sequent isostatic compensation affecting all zones of collision 

can explain the low rates of widespread uplift (maximum 

value 0.4 m/ky) recorded in western Sicily from south to north 

(Babault & Van Den Driessche 2013; Schoenbohm 2013 and 

references therein).

The effects of the tectonic processes affecting the whole of 

western Sicily (gradual Quaternary uplift from south to north; 

sudden Emilian block-faulting to its northern side) consist of 

a strong asymmetry in its topographic profile, with a northern 

slope much shorter and steeper than the southern slope. 

Accordingly, the steeper northern rivers with a higher erosion 

power are characterized by regressive erosion and over time 

have enlarged their catchment areas at the expense of the 

southern river basins, through capture phenomena (see 

inverted drainage phenomena in the head areas on the northern 

river basins). Following these processes, the regional water-

shed is currently located further south than the line connecting 

the highest mountain peaks of Sicily.

Furthermore, the river down-cutting, uplift movements, and 

extensional tectonics result in a high relief that is a major 

cause of the development of the surface landslides and DSGSD 

phenomena affecting the mountain areas of northern Sicily   

(Di Maggio et al. 2014 and references therein; Agnesi et al. 2015).

Finally, as regards the timing of the geomorphological evo-

lution of Sicily it is necessary to specify the following con-

straints: (1) the deep-water marly carbonates of the Trubi unit 

testify that the studied fold and thrust belt was still largely 

submerged by the sea up to the lower Pliocene (3.6 Ma);  

(2) the marine clastic deposits of the Agrigento fm. indicate 

that the emersion of the southern areas of western Sicily began 

after the post-Santernian (1.5 Ma ago); (3) the shallow-water 

clastic deposits of the Marsala synthem and their relationships 

with the substratum show that the areas of the northern side 

were above the surface in the pre-Emilian (before 1.5 Ma), 

submerged during the Emilian–Sicilian interval (1.5 – 0.8 Ma 

ago), and again emerged from the Sicilian regional stage (after 

0.8 Ma ago). Consequently, the emersion of the older areas of 

central and northern Sicily and the beginning of the first relief 

modelling processes occurred between 3.6 –1.5 Ma ago.


The reconstruction of the geomorphological evolution of 

western Sicily highlights the following:

•  The occurrence of a very recent mountain belt, which 

started its geomorphological evolution less than 3.6 Ma ago 

and only recently rose above sea level.

•  The creation of new relief in the southern areas affected 

by uplift, the causes of which are to be found in the elastic 

rebound of the Iblean-Pelagian slab following the 

south-westward constant migration of the accretionary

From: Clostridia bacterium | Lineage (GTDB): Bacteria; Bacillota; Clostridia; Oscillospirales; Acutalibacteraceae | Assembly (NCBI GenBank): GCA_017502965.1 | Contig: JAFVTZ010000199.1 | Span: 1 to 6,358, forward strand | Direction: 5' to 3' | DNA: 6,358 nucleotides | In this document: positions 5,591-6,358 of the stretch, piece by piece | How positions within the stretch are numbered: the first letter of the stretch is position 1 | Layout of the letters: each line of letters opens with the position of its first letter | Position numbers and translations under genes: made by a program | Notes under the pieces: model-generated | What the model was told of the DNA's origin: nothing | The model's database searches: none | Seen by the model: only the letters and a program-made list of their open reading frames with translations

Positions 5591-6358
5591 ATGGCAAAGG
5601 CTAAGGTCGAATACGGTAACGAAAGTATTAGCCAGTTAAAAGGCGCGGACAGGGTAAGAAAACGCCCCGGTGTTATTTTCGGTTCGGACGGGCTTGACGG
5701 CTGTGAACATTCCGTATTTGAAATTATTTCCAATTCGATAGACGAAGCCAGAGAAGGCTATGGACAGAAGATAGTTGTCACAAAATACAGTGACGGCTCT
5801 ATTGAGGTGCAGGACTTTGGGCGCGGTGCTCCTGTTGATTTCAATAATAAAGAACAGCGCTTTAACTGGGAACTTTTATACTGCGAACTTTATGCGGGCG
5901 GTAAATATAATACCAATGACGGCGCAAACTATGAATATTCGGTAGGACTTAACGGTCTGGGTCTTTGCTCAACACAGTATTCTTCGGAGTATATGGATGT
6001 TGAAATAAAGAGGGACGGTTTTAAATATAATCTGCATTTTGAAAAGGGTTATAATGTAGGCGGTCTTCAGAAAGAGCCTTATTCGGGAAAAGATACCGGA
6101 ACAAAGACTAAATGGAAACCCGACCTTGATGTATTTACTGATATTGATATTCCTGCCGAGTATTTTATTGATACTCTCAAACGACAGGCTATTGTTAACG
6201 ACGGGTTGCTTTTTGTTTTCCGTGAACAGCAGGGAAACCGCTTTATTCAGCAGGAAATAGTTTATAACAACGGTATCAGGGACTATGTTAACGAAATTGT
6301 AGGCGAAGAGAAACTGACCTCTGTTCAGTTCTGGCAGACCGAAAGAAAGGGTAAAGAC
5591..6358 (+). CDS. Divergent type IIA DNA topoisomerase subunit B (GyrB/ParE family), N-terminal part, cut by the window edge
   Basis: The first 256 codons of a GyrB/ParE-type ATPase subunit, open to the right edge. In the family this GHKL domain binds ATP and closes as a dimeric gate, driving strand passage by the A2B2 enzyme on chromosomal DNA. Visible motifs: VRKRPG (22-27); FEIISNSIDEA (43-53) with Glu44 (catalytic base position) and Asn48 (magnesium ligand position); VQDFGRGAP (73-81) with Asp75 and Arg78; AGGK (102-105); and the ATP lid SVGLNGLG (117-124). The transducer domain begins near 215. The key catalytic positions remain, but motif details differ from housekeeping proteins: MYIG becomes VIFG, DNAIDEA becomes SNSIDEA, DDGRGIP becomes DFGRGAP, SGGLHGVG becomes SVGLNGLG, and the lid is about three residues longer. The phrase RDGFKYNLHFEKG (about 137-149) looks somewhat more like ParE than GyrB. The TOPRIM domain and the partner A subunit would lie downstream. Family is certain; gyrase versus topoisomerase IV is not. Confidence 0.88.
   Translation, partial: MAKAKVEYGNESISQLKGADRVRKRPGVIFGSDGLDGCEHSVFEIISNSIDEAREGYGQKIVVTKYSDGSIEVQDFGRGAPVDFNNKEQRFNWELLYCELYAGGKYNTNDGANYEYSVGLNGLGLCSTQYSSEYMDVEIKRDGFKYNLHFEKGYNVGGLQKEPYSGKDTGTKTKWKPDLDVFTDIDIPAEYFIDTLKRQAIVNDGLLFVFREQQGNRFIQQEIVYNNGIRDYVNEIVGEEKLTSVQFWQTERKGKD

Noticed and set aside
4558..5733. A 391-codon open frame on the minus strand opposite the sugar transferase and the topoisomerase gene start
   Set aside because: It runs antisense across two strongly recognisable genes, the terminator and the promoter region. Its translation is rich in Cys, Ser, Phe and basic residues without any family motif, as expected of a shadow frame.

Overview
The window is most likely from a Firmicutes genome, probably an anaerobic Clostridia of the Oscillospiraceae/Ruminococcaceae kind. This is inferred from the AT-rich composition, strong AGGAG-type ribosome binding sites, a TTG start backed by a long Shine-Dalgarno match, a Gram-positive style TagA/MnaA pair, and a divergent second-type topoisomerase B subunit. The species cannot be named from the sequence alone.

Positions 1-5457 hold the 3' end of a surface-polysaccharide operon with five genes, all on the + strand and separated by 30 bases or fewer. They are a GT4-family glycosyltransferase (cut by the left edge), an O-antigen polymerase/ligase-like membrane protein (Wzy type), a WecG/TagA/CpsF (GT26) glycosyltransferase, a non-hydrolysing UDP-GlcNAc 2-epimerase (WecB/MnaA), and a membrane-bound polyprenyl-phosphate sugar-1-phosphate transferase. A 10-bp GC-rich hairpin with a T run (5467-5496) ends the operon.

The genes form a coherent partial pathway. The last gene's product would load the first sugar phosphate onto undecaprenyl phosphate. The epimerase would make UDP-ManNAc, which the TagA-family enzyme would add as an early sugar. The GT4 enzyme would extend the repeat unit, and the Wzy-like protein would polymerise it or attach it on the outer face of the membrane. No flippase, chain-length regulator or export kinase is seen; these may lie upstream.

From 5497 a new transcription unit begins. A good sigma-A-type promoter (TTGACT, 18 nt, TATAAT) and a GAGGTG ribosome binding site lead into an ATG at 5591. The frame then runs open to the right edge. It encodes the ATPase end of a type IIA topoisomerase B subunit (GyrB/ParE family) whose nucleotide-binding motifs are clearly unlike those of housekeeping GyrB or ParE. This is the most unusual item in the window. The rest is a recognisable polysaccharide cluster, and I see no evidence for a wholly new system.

wedge and its foredeep.

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, 2017, 68, 1, 80 – 93

•  The interaction between uplift, coastal processes, and sea 

level changes in southern areas, responsible for the produc-

tion of a staircase of marine terraces.

•  The upward and inwards gradual migration of the created 

relief, with the south-westward progressive shift of the 

shoreline, owing to uplift produced by isostatic compensa-

tion following the crustal shortening and thickening.

•  The interaction between uplift and river down-cutting in 

central and northern areas, responsible for the dismantling 

of the easily erodible younger rocks (Quaternary clastic 

deposits and Neogene clays) and older landforms (e.g., 

marine terraces), exhumation of the underlying resistant 

older rocks (Messinian gypsum and Mesozoic carbonates), 

and genesis of river valleys and isolated hills/mountains.

•  The gradual increase of relief from south to north, respon-

sible for the development of differential erosion, DSGSDs, 

surface landslides, and a strong denudation generally.

•  The occurrence of a constantly changing relief on easily 

erodible rocks in central areas, in which novel, and conti-

nually reworked landforms develop.

•  The production of an elevated relief, built on resistant 

rocks to the north, on which the oldest landforms (low-relief 

surfaces) are better preserved.

•  The disruption of relief on the northern side of Sicily 

occurring about 1.5 Ma ago, the causes of which are to be 

found in the extensional tectonics linked to the opening of 

the back-arc basin of the Tyrrhenian Sea.

•  The formation of shallow-water basins, affected by sub-

sidence  between  1.5 – 0.8  Ma  ago,  and  developed  on  the 

lowering faulted blocks flooded from the sea along the areas 

of the northern side.

•  The triggering of uplift again in the previously subsiding 

blocks occurring from about 0.8 Ma, the interaction of 

which with coastal processes and sea level fluctuations pro-

duces the succession of marine terraces along the areas of 

the northern side.

Finally, it should be noted that the morphoevolutionary 

model presented here fits well with the geological and geo-

morphological settings, and the topography of western Sicily, 

characterized by outcroppings of progressively older rocks 

and landforms from south to north, and their sudden “rejuve-

nation” in the areas of the northern side, and by a gradually 

increasing relief from south to north, and its sudden falling in 

the areas of the northern side.

Acknowledgements: We are grateful to the two anonymous 

referees for their helpful and constructive comments that 

improved the paper. We wish to thank the Managing Editor, 

Milan Kohút, for his valuable assistance.